as unforgiving as the Appalachian landscape. Before it was all over, Aneita Jean would have seven marriage proposals and her share of the tragedies that befall small-town girls with bushels of suitors and bodies like Miss America, girls “who dare to see past the dusty perimeters of their lives.”

In lyrical and often breathtaking language, Glock travels back through time, assisted by a fistful of old photos and the piercing childhood memories of her grandmother, “a skinny, eager child with disobedient hair and bottomless
longing.” Together they guide us through the cramped dankness of the pottery plants, the dense sweetness of the holler, and into the surging promise of the Ohio River, capturing not only the irrepressible vitality of Aneita Jean Blair, but also the rich ambiance of working-class West Virginia during the twenties, the Great Depression, and World War II. Expertly written, lovingly told, Beauty Before Comfort is stirring testimony to the vanished dreams, and powerful spirit, of an extraordinary person and place.
... Read more

Reviews (20)

5-0 out of 5 stars So far from beautiful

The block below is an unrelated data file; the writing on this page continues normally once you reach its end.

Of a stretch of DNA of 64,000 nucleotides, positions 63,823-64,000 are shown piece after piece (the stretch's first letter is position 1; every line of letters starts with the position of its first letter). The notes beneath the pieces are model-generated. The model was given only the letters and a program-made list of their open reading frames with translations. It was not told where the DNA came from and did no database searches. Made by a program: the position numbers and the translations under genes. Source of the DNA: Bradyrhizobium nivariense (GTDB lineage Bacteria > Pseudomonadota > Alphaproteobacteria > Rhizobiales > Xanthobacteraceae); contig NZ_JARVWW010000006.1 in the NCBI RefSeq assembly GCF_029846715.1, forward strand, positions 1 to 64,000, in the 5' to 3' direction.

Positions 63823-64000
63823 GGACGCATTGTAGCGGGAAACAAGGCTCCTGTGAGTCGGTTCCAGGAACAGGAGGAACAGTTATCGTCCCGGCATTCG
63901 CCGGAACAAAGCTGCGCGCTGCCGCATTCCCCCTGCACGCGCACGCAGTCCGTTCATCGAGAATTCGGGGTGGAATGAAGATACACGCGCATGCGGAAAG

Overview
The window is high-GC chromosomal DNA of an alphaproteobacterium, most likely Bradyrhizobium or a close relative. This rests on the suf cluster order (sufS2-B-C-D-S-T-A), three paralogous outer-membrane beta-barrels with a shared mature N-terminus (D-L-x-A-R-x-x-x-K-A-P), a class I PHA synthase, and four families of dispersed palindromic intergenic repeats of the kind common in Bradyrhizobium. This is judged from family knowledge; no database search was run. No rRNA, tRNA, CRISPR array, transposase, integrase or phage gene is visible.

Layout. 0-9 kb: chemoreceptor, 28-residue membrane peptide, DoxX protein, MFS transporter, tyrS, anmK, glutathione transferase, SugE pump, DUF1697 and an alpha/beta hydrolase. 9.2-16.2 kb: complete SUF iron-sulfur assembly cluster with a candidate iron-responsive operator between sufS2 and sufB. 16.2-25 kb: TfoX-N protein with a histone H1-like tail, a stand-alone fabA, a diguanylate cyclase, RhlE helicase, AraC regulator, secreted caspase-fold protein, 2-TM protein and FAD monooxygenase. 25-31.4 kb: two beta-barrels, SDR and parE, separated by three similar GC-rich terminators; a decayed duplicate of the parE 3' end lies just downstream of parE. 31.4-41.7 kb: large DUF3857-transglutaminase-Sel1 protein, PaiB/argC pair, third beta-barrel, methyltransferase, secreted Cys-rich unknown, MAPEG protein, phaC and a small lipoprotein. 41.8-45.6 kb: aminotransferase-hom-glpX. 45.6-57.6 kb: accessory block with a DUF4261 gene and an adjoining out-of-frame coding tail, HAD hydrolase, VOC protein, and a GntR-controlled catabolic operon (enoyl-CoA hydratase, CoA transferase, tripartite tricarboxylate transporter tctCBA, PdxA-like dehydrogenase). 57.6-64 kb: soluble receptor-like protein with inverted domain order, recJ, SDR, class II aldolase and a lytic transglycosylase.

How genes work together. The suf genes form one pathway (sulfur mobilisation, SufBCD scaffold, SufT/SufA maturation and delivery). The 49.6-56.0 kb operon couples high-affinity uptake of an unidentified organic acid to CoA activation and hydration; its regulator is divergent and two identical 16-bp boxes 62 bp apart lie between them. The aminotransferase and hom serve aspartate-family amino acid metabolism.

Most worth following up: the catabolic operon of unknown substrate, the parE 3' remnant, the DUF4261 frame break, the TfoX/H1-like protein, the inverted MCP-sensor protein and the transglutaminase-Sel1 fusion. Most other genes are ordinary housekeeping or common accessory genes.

Well, I don't know what the negative reviewers were reading, but they clearly took some offense to components I did not see in this beautiful book.Having grown up in the mountains of North Carolina, I am always on the lookout for books about life in Appalachia, and "Beauty Before Comfort" has to be one of the best in recent years.The honesty, reality, humor--they recall Dorothy Allison's "Bastard Out of Carolina" and the poetry of Kathryn Stripling Byer.Glock deserves a place at the table of strong, stunning Southern women writers.

1-0 out of 5 stars ick............
I found the the story excruciatingly boring, virtually pointless.After Jean marries Don, the next sixty years of their lives are dealt with in ten pages.Ms. Glock may be a gifted writer, but she is a poor storyteller.

4-0 out of 5 stars Evoking Passion

You're a great little writer.That you evoked this much emotion from people reading your book says that you have the gift of telling a story passionately.You have stirred up some powerful emotions that goes to the heart of your ability to write.When people who can't spell or put a sentence together are moved to write a review of your book, you're doing something right.Either they love you or they hate you, but they are reading you.